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Angry Birds: Furious Forces! Review

Monday, June 17, 2013
Image Credit: National Geographic
With over 1.7 billion downloads, the suite of Angry Birds games has dominated the mobile gaming market for the past few years. During the game's meteoric rise, one science writer has taken a keen interest in the physics behind this game.

Physics professor and Angry Birds aficionado Rhett Allain has been blogging about the physics behind the various angry birds with his motion-tracking software and physics know-how. Now, he's written a book to boot!

But Allain's new book, Angry Birds Furious Forces!, takes a different approach than many of his blog posts. Instead of providing the detailed analysis of his blog posts, Allain incorporates the Angry Birds universe to teach five basic areas of physics: mechanics, sound and light, thermodynamics, electricity and magnetism, and "particle physics and beyond."

Nonetheless, this book only vaguely resembles a physics textbook. It's full of bright graphics, costumed Angry Birds, and a few of National Geographic's iconic photos overlaid with some Angry Bird Photoshop magic. Consequently, I found myself breezing through the five sections of the book fairly quickly.

The heart of each section covers a few basic physics principles such as circular motion, the Doppler effect, and the speed of sound. Nearly every page is also littered with fun facts (e.g. "salted ice can be cold enough to 'burn' your skin) and related experiments you can do at home.

Profile Page for Matilda, the explosive-egg-dropping bird.
Image Credit: National Geographic


The Angry Birds themselves make appearances throughout the book, and most have their own profile page detailing their "favorite tactic" and the "physics at play." The connection between some of the birds and their associated physics principles, however, is usually pretty tenuous. The small blue birds that break apart, for instance, are likened to particles in the solar wind. That's a bit of a stretch.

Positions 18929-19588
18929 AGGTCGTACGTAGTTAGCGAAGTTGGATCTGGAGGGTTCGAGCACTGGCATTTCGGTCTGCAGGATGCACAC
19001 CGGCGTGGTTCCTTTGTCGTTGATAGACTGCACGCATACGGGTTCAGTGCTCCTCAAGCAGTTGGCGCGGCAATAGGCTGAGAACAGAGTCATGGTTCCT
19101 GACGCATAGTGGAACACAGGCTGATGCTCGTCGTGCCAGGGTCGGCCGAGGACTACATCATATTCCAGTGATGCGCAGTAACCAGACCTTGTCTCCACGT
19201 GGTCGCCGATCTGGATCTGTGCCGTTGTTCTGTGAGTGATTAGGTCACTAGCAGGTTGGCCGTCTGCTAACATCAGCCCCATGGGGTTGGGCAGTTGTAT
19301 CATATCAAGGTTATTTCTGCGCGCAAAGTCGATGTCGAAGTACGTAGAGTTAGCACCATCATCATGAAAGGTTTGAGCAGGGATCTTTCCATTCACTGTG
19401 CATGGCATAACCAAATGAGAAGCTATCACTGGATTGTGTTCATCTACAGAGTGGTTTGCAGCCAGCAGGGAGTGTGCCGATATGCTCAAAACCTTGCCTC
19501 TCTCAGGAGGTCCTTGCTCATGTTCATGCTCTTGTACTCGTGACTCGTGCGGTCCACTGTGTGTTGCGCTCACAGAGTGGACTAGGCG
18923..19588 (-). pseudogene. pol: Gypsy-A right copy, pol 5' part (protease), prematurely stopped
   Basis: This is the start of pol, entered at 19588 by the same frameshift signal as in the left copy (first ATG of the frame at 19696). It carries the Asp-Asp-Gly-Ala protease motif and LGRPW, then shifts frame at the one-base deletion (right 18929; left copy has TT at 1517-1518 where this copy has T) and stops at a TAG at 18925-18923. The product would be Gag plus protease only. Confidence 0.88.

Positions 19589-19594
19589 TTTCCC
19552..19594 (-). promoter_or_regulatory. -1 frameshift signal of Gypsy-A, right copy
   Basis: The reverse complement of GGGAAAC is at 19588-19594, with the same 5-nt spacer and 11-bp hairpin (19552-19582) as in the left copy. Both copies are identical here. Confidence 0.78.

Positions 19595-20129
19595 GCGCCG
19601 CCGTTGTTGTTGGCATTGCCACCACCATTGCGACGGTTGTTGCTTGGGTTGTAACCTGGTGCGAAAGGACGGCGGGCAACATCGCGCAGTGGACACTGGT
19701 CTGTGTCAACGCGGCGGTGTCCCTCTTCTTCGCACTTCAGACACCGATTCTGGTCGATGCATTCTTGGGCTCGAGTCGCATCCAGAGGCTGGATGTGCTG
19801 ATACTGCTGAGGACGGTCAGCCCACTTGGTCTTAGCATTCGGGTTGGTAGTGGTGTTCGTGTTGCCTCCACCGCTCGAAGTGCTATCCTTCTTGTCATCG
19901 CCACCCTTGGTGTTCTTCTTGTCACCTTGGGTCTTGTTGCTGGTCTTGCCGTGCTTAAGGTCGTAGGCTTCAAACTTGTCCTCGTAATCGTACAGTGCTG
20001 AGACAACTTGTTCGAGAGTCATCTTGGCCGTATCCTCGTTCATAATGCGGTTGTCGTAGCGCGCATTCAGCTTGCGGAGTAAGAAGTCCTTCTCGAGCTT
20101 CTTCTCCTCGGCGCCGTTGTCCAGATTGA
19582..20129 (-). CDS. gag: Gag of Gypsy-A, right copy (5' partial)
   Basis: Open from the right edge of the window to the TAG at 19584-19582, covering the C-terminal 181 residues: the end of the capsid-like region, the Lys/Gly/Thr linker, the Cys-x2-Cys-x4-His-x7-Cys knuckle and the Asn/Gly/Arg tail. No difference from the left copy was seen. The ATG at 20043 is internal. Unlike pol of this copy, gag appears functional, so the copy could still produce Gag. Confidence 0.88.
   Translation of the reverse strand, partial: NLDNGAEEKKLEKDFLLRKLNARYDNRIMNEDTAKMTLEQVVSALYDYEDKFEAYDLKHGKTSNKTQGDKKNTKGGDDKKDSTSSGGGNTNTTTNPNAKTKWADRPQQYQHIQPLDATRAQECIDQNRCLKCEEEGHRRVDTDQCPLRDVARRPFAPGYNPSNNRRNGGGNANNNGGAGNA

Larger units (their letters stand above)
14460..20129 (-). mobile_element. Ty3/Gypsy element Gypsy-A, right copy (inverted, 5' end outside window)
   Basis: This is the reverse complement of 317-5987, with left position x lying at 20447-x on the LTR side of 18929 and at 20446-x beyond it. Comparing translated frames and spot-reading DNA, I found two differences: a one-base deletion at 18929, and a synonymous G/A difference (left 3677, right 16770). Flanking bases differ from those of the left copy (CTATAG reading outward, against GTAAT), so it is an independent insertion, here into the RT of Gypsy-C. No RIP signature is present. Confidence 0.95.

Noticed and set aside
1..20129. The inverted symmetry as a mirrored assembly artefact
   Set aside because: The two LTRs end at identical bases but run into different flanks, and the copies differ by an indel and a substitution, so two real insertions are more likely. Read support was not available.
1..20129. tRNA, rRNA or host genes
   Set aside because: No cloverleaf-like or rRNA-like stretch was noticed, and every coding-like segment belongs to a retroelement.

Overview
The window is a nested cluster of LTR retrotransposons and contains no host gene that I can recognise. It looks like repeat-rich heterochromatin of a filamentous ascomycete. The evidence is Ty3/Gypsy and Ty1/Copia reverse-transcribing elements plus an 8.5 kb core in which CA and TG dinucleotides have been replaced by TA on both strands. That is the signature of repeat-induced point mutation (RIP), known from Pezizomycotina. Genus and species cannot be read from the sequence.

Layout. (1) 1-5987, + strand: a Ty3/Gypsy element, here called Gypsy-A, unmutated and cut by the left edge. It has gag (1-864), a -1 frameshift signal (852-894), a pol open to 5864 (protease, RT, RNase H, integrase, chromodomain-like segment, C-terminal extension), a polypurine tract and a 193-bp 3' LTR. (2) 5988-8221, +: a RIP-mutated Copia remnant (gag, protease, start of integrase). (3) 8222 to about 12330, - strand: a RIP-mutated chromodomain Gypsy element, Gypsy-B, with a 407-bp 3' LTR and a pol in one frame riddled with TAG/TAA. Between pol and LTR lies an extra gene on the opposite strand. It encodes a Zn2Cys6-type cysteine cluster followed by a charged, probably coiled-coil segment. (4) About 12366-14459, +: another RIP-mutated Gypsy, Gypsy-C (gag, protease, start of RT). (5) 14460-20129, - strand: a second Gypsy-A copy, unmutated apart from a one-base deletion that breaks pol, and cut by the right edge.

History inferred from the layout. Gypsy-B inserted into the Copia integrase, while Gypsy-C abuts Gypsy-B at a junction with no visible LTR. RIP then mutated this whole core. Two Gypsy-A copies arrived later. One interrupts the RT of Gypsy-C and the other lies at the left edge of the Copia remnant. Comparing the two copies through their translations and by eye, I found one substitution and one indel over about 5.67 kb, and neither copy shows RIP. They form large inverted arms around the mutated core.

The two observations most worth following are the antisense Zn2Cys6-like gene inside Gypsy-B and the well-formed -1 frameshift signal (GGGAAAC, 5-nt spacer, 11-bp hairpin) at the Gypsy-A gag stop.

But it seems National Geographic and Allain weren't trying to replicate the highly detailed analyses found on Allain's blog. For the book, the Angry Birds are used more as an effective hook — attaching a game with 1.7 billion downloads and a global following certainly catches a few eyes. But the heart of this book teaches basic physics principles in an accessible way. Here, Allain succeeds.

The explanations throughout the book are lucid, especially when covering relatively complex topics such as sound waves, particle physics, and relativity. Even with a physics background, I learned quite a few new things from the various physics facts interspersed in the book. Although I found the book quite enjoyable, I imagine tweens and early teenagers would gain the most from reading Furious Forces!

An example page from Furious Forces!
Image Credit: National Geographic

On top of that, the book's eye-popping graphics serve as a reminder of the book's video game roots. The book's editors have deftly overlaid Angry Birds (and their avian commentary) to beautiful wildlife photography, as you can see above.

Furious Forces! definitely departs from Allain's writing on his blog, but I found it a light, entertaining read. Regardless of your training in physics, you'll probably learn something new after reading it (like the fact that every type of Angry Bird has its own name). You can find Furious Forces! on Amazon for about 10 dollars, and proceeds of the book support the National Geographic Society.
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Monday, September 30, 2013 at 5:25 AM